President Jimmy Carter proclaimed the first Sunday after Labor Day as National Grandparents Day in 1979 and Canada followed suit in 1995. President Carter’s proclamation followed many years of grassroots organizing by Marian McQuade, who was herself a grandmother, great-grandmother and great-great grandmother at the time of her passing in 2008.
Elmcroft of Lima in Lima, OH – A pie social, with a professional photographer to take family portraits of residents and their families.
Independence Village of Frankenmuth in Frankenmuth, MI – Ice cream sundaes topped with chocolate and strawberries, in between playing games of Bananagrams, dice games, UNO and much more.
Independence Village of Waterstone in Oxford, MI – Fun-filled afternoon of a Bouncy House, DJ dance music, hot dogs on the grill and yard games for children and grandparents.
Legacy Oaks in Austin, TX – Residents will receive personalized cards followed by lunch and musical entertainment. The festivities on Sunday also kick off National Assisted Living Week celebrations, which include an open house with book signings, food and entertainment, massages and special outings.
StoryPoint Rockford in Rockford, MI – Carnival, complete with a cake walk, photo booth, shuffleboard tournament and a pie in the face of the executive director in exchange for donations to the Alzheimer’s Walk.
Valley View Senior Living in Harlingen, TX – A special chef-prepared Grandparent’s Day lunch kicks off the start of National Assisted Living Week activities.
Ways to Celebrate Your Grandparents
If you want to create your own Grandparents Day celebration at home, here are some ideas for creating a special day for both grandparents and grandchildren of all ages:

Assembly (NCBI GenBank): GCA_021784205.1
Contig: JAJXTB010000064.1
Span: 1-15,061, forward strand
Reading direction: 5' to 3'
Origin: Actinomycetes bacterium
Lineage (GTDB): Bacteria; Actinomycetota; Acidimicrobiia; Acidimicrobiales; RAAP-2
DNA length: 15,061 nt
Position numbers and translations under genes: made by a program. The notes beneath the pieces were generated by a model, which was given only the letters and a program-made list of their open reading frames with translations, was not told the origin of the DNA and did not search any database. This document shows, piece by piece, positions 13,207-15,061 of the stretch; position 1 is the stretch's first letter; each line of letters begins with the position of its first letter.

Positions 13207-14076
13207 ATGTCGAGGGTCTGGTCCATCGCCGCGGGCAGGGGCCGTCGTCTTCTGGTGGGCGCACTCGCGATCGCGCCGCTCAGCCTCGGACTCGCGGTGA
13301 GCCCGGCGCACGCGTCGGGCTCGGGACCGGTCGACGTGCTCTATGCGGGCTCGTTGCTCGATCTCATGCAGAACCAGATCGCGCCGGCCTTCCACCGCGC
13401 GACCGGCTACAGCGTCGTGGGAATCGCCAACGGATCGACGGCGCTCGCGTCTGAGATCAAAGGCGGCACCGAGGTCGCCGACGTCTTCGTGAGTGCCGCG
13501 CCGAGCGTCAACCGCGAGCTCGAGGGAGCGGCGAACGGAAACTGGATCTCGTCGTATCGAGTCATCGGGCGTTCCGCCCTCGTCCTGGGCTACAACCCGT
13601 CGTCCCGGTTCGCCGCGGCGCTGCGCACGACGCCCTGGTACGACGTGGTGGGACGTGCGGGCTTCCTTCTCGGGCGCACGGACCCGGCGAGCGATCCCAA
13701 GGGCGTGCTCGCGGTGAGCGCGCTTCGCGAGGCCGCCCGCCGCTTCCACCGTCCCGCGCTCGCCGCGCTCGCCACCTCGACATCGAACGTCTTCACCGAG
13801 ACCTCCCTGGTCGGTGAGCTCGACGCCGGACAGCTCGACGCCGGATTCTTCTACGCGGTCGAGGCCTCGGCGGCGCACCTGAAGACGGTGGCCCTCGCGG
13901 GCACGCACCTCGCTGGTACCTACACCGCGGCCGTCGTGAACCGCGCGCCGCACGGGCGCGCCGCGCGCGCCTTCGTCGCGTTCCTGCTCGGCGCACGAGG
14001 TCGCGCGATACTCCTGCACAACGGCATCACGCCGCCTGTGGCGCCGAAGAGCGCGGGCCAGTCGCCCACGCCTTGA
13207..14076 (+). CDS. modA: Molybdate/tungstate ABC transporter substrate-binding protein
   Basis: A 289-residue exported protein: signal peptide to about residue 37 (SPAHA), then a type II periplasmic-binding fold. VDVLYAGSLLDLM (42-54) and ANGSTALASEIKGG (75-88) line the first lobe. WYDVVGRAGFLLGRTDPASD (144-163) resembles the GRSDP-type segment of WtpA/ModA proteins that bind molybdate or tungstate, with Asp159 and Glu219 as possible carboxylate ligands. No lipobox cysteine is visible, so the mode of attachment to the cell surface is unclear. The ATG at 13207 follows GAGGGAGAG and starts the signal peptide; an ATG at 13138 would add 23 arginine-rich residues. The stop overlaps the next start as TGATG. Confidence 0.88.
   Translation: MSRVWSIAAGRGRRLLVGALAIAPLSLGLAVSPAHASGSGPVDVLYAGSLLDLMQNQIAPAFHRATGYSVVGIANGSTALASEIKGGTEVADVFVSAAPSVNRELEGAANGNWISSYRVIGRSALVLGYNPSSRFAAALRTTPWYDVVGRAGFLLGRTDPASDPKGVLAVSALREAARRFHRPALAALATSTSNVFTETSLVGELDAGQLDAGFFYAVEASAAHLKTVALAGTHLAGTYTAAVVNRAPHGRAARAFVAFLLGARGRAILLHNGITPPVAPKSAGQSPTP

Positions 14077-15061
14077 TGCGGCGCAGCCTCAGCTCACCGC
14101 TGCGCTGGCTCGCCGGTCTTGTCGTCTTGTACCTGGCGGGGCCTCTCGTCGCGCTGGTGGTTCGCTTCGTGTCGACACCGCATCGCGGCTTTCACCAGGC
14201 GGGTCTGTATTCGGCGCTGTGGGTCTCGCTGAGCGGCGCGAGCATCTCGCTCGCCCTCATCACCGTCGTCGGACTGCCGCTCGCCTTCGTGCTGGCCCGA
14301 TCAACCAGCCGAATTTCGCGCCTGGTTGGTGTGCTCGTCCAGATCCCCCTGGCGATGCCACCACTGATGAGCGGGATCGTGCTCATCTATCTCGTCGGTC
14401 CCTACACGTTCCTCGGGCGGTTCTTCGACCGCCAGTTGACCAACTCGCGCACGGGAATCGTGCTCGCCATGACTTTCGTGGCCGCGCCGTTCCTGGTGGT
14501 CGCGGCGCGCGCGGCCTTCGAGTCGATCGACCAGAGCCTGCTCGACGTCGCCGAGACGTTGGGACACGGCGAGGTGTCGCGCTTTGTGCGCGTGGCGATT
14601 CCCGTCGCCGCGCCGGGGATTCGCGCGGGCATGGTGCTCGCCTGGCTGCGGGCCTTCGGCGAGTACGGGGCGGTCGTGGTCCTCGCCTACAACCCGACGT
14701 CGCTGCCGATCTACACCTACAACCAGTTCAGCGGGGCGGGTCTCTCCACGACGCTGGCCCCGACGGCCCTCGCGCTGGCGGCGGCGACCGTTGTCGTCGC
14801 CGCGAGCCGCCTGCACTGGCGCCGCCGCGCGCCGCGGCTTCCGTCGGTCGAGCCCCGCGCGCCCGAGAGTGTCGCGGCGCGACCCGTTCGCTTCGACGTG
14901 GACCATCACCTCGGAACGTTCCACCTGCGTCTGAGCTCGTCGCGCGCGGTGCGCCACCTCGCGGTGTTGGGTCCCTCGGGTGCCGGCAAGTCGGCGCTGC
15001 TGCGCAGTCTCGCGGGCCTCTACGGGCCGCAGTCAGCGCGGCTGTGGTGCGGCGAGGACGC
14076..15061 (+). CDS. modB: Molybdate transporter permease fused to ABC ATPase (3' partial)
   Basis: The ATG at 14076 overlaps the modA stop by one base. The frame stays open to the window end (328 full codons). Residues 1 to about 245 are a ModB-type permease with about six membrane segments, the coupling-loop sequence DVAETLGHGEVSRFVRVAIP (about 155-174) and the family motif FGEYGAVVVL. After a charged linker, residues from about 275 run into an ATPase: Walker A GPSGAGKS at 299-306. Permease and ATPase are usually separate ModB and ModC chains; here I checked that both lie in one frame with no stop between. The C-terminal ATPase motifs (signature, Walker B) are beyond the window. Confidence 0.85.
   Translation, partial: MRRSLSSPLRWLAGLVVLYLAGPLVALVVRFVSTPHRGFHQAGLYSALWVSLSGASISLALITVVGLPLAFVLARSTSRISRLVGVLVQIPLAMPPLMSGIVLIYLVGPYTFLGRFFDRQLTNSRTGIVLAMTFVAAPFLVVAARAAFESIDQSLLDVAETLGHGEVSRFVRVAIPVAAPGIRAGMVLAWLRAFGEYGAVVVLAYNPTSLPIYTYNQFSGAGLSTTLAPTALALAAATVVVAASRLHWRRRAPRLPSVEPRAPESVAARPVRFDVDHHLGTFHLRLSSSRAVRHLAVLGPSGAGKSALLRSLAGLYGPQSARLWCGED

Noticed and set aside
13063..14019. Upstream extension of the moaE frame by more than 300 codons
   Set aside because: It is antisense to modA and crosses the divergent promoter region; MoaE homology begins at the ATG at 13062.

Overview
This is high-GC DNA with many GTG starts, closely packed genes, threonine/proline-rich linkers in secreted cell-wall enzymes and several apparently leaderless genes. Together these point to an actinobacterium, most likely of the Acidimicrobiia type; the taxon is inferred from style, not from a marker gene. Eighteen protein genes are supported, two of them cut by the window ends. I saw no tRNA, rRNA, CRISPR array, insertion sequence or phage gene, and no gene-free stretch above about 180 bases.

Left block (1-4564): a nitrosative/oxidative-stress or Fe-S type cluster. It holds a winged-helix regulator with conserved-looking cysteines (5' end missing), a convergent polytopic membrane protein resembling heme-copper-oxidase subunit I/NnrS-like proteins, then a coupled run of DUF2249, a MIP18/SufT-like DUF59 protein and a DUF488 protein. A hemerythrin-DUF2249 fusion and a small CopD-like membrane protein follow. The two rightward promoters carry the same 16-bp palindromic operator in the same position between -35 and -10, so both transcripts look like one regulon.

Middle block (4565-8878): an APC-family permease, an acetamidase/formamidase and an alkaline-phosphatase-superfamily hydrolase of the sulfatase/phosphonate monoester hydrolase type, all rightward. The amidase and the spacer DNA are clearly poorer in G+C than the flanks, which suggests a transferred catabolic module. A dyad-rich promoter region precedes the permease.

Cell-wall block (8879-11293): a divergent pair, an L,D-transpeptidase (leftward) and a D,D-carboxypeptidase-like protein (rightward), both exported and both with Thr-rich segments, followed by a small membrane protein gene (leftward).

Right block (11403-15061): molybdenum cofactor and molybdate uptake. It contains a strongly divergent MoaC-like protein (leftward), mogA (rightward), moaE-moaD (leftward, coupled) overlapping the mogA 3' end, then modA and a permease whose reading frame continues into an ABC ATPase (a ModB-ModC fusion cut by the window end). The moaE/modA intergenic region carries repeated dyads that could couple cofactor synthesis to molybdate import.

Have a family history day. This is a great time to bring out those old family recipes and use the china that has been passed down through the generations. Ask your grandparents about the history of the china and where the recipes come from. Better yet, have them teach you how to cook the recipe.
Have the kids ask grandparents to share favorite stories from their childhood and record their answers. Questions about everyday activities can get the conversation started and, when documented, will make a wonderful keepsake for grandchildren. Here are a few to get you going:
How did you meet grandma or grandpa? What did you like about them when you met?
Tell me about a time you got in trouble at school.
What was a school day like when you were my age?
What was your favorite outdoor game? Indoor game?
Other activities could include reminiscing with family photos or playing a game that was popular when grandparents were young such as checker, Clue or Yahtzee. See if your local library has any children’s books that were written when grandparents were children and read them as a family. If your family has older children or teens, set up an Ancestry.com account and learn more about family history or scan old photos so that they can be shared with family members near and far.
Grandparents provide an important link to the past as well as a roadmap for living life. Often children don’t realize just how much they have learned from the seniors in their lives until they are adults. Grandparents Day is not only a day for fun and family but the perfect time to share your legacy with those you love.
How are you celebrating Grandparents Day? What activities do you have planned with your family? We’d love to hear more in the comments below.
Angel Ridout has been a content writer and SEO editor at A Place for Mom since 2012. She’s put her psychology degree to use working in residential care homes in Washington and writing about mental illness in the elderly. She loves interacting with families and professionals dedicated to seniors’ well-being and sharing their experiences.